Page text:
News

7 New Dance Books for the Bunhead in Your Life

An interior photo of 14-year-old Em Marie, from Jordan Matter's new book Born to Dance. Photo courtesy Workman Publishing.

Looking for a last-minute gift for your ballet bookworm? Here's a sampling of recently published dance books for bunheads of all kinds, whether they're a health nut, a ballet history buff or just learning to point their toes.


Ballet: The Definitive Illustrated Story

Photo by Jayme Thornton.

Every ballet lover needs this on their coffee table. Published by DK Books, Ballet: The Definitive Illustrated Story was authored by a team of dance writers and historians, and includes a forward by former Royal Ballet star Viviana Durante (who serves as the book's consultant). With the help of illustrations, photographs, timelines and anecdotes, Ballet: The Definitive Illustrated Story explores the productions, choreographers, composers and dancers who have shaped our beloved art form from its royal court beginnings to the modern era. Available in hardcover, e-book.

Where to buy: Amazon, Barnes and Noble, Target, Books-A-Million, IndieBound

Born to Dance: Celebrating the Wonder of Childhood

Photo courtesy Workman Publishing.

Dance photographer Jordan Matter, the man behind 2012's best-selling Dancers Among Us, is out with a new photography book featuring—you guessed it—the younger dancers among us. Born to Dance: Celebrating the Wonders of Childhood (Workman Publishing) captures children of all ages striking dance poses in the unlikeliest of settings: the baseball field, the airport, the grocery store, you name it. In addition to showing us the vitality and freedom of young dance students, Matter also addresses serious issues kids face today, like bullying and loneliness. Available in hardcover, paperback and e-book.

Where to buy: Workman Publishing, Amazon, Books-A-Million, Barnes & Noble, Indiebound

Start With This: A Road Map for Developing Inner Strength, Vision and Work Ethic

Photo by Jayme Thornton.

Former New York City Ballet dancer Deanna McBrearty speaks to aspiring ballet dancers in her new book, Start With This: A Road Map for Developing Inner Strength, Vision and Work Ethic. Using her own dance journey, McBrearty offers introspective lessons on how to navigate the demands and challenges of the dance world without losing yourself in the process. Brutally honest accounts of her career at NYCB, including intimidating meetings with former ballet master in chief Peter Martins, show how McBrearty learned to advocate for herself in a world that preferred she be silent and obedient. Each chapter ends with a spotlight lesson for young readers to reflect on. Available in paperback; 2-packs, 10-packs and signed copies are also available.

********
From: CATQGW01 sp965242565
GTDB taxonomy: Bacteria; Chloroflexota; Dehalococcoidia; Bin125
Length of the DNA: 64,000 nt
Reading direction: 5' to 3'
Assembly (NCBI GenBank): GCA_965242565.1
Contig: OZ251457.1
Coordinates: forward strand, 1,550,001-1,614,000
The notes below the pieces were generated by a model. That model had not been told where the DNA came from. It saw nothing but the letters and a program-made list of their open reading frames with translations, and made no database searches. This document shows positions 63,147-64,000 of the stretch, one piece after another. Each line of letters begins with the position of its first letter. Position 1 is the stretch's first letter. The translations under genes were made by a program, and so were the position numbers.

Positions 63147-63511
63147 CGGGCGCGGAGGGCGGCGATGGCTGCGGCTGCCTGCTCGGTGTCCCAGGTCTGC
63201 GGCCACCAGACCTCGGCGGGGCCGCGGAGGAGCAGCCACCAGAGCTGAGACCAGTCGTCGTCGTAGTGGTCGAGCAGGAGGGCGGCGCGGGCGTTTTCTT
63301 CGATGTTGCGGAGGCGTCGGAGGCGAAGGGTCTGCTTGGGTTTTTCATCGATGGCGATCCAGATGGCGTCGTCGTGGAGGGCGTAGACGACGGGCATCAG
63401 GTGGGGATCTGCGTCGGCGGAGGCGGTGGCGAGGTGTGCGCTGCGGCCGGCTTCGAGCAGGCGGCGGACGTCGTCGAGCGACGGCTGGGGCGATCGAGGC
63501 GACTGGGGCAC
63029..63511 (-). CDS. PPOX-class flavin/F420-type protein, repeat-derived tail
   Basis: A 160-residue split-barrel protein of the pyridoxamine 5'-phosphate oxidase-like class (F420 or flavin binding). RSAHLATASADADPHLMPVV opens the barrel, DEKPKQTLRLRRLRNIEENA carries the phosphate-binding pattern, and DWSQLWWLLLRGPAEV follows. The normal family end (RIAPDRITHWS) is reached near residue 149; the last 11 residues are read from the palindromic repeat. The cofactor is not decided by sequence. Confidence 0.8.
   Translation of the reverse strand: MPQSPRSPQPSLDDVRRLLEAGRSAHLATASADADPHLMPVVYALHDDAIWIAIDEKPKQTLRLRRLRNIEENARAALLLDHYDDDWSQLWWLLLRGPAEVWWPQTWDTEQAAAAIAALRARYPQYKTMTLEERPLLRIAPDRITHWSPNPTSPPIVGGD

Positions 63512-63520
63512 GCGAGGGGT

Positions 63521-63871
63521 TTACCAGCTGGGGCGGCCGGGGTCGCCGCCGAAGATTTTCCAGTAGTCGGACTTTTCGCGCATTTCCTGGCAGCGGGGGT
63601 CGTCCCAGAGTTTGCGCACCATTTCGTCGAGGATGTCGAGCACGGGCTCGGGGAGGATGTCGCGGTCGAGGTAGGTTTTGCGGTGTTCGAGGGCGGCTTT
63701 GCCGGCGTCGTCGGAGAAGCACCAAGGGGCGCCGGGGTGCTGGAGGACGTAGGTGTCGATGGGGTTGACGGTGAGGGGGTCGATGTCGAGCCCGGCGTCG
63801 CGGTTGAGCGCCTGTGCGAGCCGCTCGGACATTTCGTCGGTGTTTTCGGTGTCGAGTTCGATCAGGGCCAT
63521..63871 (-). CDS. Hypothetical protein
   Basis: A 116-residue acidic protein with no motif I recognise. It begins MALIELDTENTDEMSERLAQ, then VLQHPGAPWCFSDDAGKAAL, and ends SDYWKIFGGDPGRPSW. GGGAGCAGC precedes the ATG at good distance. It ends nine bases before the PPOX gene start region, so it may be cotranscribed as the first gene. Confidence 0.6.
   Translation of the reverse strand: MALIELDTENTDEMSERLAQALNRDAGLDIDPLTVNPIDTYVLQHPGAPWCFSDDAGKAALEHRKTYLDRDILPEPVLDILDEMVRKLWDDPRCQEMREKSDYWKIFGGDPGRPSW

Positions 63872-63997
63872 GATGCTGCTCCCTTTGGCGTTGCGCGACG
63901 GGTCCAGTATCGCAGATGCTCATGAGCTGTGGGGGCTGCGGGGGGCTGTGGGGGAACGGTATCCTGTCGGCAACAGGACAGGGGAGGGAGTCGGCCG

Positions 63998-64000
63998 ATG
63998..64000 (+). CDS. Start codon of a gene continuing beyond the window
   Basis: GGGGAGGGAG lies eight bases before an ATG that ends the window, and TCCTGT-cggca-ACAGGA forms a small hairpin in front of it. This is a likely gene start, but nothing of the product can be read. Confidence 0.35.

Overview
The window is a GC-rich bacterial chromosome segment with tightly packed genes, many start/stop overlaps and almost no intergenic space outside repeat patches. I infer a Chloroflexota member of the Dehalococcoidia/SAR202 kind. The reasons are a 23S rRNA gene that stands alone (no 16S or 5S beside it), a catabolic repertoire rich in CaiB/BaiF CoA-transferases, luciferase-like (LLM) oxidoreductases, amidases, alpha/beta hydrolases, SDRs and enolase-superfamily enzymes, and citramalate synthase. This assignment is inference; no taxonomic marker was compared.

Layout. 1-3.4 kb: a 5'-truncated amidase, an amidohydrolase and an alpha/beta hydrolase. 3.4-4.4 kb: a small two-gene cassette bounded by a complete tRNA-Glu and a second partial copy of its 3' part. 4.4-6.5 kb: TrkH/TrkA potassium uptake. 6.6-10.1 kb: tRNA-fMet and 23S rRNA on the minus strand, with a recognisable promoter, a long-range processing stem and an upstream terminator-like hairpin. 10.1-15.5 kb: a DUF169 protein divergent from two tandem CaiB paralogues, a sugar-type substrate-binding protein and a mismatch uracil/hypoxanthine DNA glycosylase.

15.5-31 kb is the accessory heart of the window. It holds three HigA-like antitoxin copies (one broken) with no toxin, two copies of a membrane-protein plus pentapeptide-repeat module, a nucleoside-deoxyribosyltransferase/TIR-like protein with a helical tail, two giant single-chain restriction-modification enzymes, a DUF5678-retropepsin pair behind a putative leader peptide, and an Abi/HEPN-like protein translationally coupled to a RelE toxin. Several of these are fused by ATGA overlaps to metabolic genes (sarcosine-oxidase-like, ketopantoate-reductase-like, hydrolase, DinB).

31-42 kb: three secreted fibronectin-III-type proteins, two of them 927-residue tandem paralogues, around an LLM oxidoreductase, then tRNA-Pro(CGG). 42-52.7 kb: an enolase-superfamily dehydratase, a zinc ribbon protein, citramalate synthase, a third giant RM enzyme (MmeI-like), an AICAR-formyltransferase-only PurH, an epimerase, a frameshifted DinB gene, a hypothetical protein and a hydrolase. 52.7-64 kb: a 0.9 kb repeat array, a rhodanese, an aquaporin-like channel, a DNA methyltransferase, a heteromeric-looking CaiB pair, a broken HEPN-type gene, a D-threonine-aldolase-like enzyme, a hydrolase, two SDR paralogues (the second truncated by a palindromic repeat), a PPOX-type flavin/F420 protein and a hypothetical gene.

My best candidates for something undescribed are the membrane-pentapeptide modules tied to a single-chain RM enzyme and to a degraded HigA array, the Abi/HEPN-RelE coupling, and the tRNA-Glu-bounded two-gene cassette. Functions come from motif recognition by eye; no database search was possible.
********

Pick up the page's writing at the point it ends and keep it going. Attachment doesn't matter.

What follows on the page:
Where to buy: deannamcbrearty.com, Amazon

Jerome Robbins: A Life in Dance

Photo courtesy Yale University Press.

Companies all over the world have been celebrating the centennial of Jerome Robbins' birth with tribute performances. What better way to celebrate at home than by curling up with a new biography? Award-winning critic Wendy Lesser's Jerome Robbins: A Life in Dance (Yale University Press), released in October, examines both the artist and his art. While her book is relatively short, Lesser manages to deftly analyze Robbins' greatest works, with chapters devoted to some of his most well-known ballets and Broadway productions. Along the way she also touches on his famous collaborations with George Balanchine, Leonard Bernstein and Tanaquil Le Clercq, as well as his notoriously demanding personality in the studio. Available in hardcover and e-book.

Where to buy: Amazon, Barnes & Noble, Indiebound, Indigo, Powell's , Yale University Press

Eat Right Dance Right

Photo courtesy Scioscia.

Dancers rely on their bodies, which is why giving them proper nourishment is so important. Enter Marie Elena Scioscia, a registered dietitian with an extensive background treating dancers. Her new book, Eat Right Dance Right, is a practical, easy-to-use guide on how to fuel your body for the rigors of a dance career. Scioscia explains how metabolism and calories work, breaks down the building blocks of a nutritious diet, dispels diet myths, and offers grocery shopping tips and sample menus. A great educational tool, Eat Right Dance Right will help you create healthy eating habits for stronger performance. Available in paperback.

Where to buy: cinchnutrition.com

Conditioning for Dance: Training for Whole-Body Coordination and Efficiency, Second Edition

Photo courtesy Human Kinetics.

For dancers interested in supplementing their ballet training, Conditioning for Dance: Training for Whole-Body Coordination and Efficiency (Human Kinetics) is the ultimate resource. Written by master teacher Eric Franklin, this book offers hundreds of conditioning exercises and visualization techniques (complete with illustrations and photos) to help improve alignment, balance, flexibility and strength throughout the body. First published in 2004, this recently released second edition includes two new chapters plus a web resource with video clips of exercise tutorials, two 20-minute workouts and a personal conditioning program. Available in paperback and e-book.

Where to buy: humankinetics.com, Barnes & Noble, Walmart

On Tiptoes/De Puntitas 

Photo courtesy BookBank USA.